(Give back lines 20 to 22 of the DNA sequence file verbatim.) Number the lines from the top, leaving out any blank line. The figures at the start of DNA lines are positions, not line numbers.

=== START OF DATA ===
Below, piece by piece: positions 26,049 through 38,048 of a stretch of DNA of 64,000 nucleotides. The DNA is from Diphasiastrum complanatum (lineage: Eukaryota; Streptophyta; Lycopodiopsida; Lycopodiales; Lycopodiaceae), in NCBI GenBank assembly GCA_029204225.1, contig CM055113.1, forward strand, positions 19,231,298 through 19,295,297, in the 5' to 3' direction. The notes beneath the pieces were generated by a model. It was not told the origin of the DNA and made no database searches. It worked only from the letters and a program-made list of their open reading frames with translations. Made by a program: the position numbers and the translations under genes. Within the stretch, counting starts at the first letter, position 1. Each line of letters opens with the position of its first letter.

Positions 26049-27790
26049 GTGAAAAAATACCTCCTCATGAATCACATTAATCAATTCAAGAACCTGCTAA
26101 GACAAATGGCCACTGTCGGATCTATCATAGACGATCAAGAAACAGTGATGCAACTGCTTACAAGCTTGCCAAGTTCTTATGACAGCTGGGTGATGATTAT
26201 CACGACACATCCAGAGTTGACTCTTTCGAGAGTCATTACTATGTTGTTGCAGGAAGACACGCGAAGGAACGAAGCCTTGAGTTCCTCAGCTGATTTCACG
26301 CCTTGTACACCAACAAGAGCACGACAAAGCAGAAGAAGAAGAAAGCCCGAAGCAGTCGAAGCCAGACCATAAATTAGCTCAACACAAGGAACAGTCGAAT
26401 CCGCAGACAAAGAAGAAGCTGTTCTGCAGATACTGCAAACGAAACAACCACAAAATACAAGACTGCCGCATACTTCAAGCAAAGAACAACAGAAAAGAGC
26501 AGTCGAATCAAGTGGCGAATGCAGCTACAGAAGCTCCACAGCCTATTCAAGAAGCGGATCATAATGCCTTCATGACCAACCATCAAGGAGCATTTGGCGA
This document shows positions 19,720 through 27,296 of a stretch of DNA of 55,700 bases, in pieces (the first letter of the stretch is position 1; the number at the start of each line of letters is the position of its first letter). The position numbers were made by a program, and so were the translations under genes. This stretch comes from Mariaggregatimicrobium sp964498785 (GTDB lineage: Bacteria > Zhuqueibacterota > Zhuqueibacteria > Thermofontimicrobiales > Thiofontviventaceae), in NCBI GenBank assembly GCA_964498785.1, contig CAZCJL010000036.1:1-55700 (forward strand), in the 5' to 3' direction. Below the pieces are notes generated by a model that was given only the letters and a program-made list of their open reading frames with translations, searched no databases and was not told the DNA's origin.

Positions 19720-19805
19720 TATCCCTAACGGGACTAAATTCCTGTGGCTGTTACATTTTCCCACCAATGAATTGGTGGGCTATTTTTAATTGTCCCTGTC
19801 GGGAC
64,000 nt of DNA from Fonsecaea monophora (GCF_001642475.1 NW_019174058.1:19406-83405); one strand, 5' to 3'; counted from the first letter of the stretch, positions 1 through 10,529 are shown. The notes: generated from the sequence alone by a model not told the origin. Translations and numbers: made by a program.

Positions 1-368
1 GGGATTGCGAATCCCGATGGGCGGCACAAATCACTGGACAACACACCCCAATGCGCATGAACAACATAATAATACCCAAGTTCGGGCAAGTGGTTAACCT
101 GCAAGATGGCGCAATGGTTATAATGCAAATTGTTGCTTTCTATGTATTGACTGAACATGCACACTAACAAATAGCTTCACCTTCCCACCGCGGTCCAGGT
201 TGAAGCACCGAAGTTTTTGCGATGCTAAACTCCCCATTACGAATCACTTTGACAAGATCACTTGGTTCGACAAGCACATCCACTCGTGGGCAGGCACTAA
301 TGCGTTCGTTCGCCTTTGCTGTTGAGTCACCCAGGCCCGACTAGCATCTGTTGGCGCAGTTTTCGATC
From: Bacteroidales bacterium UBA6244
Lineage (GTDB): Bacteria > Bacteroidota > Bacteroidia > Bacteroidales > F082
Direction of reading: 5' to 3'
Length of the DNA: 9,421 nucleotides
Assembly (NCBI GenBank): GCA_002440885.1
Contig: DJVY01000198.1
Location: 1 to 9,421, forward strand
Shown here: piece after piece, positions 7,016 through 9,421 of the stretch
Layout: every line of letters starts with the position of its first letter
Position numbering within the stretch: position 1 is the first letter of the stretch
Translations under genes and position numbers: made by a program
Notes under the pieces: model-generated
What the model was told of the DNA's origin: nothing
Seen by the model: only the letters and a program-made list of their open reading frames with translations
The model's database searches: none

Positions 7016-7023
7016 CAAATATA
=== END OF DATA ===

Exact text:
Lineage (GTDB): Bacteria > Bacteroidota > Bacteroidia > Bacteroidales > F082
Direction of reading: 5' to 3'
Length of the DNA: 9,421 nucleotides